A big theme in Poor Charlie's Almanack is the importance of multi-disciplinary learning. Munger believes that many/most academic disciplines suffer from `man with a hammer syndrome': if your only tool is a hammer, everything tends to look like a nail. Jared Diamond is a man who comes equipped with a full tool kit: he started off in medical research, then pursued a parallel second career in bird ecology, evolution and biogeography and is learning his twelfth language.
The first part of this book is about where we came from and how we have become so different to all of the other animals, when, for example, only 1.6% of our DNA differs from that of a chimpanzee. The second part is about our likely future as evidenced by our relatively recent past (though these broad headings are actually subdivided into five sections by the author).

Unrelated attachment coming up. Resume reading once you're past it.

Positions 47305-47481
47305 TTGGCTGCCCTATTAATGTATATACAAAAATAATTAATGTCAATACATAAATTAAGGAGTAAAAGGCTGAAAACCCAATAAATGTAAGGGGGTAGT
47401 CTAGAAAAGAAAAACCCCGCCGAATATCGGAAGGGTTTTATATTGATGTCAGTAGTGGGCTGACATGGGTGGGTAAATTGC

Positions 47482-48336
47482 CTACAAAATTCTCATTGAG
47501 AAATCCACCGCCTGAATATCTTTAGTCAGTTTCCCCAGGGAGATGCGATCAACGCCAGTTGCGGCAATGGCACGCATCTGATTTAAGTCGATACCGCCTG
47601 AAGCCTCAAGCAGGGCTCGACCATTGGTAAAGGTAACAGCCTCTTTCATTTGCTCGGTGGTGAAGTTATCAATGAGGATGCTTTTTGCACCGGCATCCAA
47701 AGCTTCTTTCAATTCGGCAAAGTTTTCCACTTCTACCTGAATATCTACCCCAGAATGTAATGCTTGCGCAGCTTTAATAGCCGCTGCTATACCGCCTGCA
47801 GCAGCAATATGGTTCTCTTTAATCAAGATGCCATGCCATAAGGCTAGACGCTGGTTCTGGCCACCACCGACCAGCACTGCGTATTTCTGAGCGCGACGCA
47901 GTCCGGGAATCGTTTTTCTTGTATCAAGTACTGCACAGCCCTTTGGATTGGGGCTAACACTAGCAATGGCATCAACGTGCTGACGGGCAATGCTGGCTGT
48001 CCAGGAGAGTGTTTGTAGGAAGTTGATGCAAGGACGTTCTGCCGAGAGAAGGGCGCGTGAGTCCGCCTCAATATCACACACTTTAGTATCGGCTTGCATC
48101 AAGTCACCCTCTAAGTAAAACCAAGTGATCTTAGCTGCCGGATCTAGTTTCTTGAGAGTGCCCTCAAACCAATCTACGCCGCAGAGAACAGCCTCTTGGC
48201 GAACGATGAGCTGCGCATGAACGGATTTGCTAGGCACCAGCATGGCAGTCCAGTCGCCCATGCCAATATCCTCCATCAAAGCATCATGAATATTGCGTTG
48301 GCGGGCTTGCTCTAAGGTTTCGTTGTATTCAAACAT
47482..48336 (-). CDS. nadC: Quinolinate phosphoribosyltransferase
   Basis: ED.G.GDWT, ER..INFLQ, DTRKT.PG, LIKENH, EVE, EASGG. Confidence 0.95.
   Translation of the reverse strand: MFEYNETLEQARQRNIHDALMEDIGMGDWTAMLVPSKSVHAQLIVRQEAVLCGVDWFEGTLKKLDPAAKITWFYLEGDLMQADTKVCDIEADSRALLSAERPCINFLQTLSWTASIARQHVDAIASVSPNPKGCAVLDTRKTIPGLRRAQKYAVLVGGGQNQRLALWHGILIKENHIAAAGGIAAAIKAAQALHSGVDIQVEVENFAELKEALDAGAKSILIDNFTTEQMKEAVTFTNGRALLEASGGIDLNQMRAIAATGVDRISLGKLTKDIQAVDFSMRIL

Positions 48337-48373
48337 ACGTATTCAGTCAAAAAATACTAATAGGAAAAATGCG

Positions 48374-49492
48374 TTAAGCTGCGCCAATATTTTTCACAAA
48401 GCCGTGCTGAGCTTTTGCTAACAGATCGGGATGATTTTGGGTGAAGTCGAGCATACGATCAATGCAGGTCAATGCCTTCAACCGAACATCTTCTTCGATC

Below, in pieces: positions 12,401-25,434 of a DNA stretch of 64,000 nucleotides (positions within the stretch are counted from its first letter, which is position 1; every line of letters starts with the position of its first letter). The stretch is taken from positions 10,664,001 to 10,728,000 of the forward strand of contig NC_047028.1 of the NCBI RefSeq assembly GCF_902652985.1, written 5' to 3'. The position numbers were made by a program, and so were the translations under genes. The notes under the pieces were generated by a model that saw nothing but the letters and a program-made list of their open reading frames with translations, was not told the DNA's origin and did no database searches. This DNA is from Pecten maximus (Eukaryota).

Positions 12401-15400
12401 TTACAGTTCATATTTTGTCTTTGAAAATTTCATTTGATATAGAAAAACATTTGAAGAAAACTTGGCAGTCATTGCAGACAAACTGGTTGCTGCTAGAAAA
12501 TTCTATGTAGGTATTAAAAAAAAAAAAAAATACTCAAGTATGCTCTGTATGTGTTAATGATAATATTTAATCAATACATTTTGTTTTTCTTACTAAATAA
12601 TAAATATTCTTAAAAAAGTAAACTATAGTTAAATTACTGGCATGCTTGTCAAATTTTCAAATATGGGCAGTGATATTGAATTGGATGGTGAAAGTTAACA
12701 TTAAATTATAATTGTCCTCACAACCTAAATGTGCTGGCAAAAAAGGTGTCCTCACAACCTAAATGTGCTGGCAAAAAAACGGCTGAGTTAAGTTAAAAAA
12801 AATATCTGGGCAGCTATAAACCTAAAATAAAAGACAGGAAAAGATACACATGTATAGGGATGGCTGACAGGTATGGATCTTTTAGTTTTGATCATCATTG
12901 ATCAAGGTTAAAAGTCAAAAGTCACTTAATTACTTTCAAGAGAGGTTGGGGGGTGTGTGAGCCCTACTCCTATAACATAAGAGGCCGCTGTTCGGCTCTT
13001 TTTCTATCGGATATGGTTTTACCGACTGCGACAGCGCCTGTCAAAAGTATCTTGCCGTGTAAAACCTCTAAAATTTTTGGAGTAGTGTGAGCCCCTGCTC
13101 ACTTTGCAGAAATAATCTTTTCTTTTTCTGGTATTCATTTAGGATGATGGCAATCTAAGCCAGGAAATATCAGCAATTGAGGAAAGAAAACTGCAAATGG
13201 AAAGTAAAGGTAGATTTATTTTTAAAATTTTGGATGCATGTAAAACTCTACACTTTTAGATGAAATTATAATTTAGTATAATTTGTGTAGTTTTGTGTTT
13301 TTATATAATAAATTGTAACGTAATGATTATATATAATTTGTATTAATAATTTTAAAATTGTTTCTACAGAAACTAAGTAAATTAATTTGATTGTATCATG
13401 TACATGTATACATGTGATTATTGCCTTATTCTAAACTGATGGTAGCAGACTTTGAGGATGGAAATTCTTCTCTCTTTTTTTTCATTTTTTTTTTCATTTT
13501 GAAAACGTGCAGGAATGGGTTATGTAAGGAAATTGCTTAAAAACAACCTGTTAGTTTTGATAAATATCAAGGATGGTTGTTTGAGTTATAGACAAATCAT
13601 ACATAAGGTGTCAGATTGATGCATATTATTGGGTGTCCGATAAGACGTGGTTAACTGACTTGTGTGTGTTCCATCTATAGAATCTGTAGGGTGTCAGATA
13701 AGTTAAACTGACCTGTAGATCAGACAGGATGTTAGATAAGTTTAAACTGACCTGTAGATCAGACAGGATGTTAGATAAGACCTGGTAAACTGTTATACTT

The book is full of interesting facts and surprising (and well argued) theories. The evidence that he discusses when looking at whether we ever lived in harmony with nature and how far back and regularly our human genocidal tendencies manifested themselves is rather disquieting. It suggests strongly, for example, that my own laissez faire attitude towards the environment is emphatically not justified by human history.Read more ›
Diamond's aim is to view human history through the lens of biology: given that we are about 98% genetically identical to chimps, what light does that shed on our own life-cycle, culture, history and destiny?
The book's first section briefly documents our genetic history - our divergence from a proto-chimp ancestor, and the development of homo sapiens over about six million years (homo erectus, homo habilis etc). Diamond is always keen to draw out the political implications of his science, and suggests that if we were to label chimps as "homo troglodytes" rather than "pan troglodytes", we might make different ethical decisions about their treatment. I found this first section all too-brief - I'd have liked to see a lot more detail on the biological commonalities and differences between humans and chimps.